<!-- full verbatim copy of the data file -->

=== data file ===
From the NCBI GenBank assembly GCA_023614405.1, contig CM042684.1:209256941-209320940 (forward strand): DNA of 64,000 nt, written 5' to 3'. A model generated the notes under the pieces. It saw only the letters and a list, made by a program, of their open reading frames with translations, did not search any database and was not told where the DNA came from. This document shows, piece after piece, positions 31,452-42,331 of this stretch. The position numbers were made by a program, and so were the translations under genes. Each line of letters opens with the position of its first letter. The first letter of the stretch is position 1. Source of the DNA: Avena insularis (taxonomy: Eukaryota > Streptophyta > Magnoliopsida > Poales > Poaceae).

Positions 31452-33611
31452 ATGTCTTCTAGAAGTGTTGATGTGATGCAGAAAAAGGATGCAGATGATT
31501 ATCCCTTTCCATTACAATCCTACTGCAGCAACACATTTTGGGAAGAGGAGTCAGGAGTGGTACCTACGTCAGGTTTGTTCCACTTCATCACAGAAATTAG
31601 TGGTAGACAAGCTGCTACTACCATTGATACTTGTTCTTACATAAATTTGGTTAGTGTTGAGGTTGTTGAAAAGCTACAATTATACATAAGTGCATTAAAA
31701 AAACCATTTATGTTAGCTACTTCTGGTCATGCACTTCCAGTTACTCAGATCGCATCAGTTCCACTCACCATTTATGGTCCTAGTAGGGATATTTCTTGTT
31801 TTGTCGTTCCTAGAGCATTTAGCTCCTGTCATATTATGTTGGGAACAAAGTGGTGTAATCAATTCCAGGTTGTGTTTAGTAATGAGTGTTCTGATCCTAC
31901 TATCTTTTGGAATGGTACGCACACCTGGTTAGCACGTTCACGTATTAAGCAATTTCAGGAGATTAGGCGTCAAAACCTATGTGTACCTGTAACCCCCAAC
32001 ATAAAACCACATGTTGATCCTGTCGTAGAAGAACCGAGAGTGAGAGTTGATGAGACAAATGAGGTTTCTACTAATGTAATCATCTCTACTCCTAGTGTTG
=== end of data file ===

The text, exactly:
From the NCBI GenBank assembly GCA_023614405.1, contig CM042684.1:209256941-209320940 (forward strand): DNA of 64,000 nt, written 5' to 3'. A model generated the notes under the pieces. It saw only the letters and a list, made by a program, of their open reading frames with translations, did not search any database and was not told where the DNA came from. This document shows, piece after piece, positions 31,452-42,331 of this stretch. The position numbers were made by a program, and so were the translations under genes. Each line of letters opens with the position of its first letter. The first letter of the stretch is position 1. Source of the DNA: Avena insularis (taxonomy: Eukaryota > Streptophyta > Magnoliopsida > Poales > Poaceae).

Positions 31452-33611
31452 ATGTCTTCTAGAAGTGTTGATGTGATGCAGAAAAAGGATGCAGATGATT
31501 ATCCCTTTCCATTACAATCCTACTGCAGCAACACATTTTGGGAAGAGGAGTCAGGAGTGGTACCTACGTCAGGTTTGTTCCACTTCATCACAGAAATTAG
31601 TGGTAGACAAGCTGCTACTACCATTGATACTTGTTCTTACATAAATTTGGTTAGTGTTGAGGTTGTTGAAAAGCTACAATTATACATAAGTGCATTAAAA
31701 AAACCATTTATGTTAGCTACTTCTGGTCATGCACTTCCAGTTACTCAGATCGCATCAGTTCCACTCACCATTTATGGTCCTAGTAGGGATATTTCTTGTT
31801 TTGTCGTTCCTAGAGCATTTAGCTCCTGTCATATTATGTTGGGAACAAAGTGGTGTAATCAATTCCAGGTTGTGTTTAGTAATGAGTGTTCTGATCCTAC
31901 TATCTTTTGGAATGGTACGCACACCTGGTTAGCACGTTCACGTATTAAGCAATTTCAGGAGATTAGGCGTCAAAACCTATGTGTACCTGTAACCCCCAAC
32001 ATAAAACCACATGTTGATCCTGTCGTAGAAGAACCGAGAGTGAGAGTTGATGAGACAAATGAGGTTTCTACTAATGTAATCATCTCTACTCCTAGTGTTG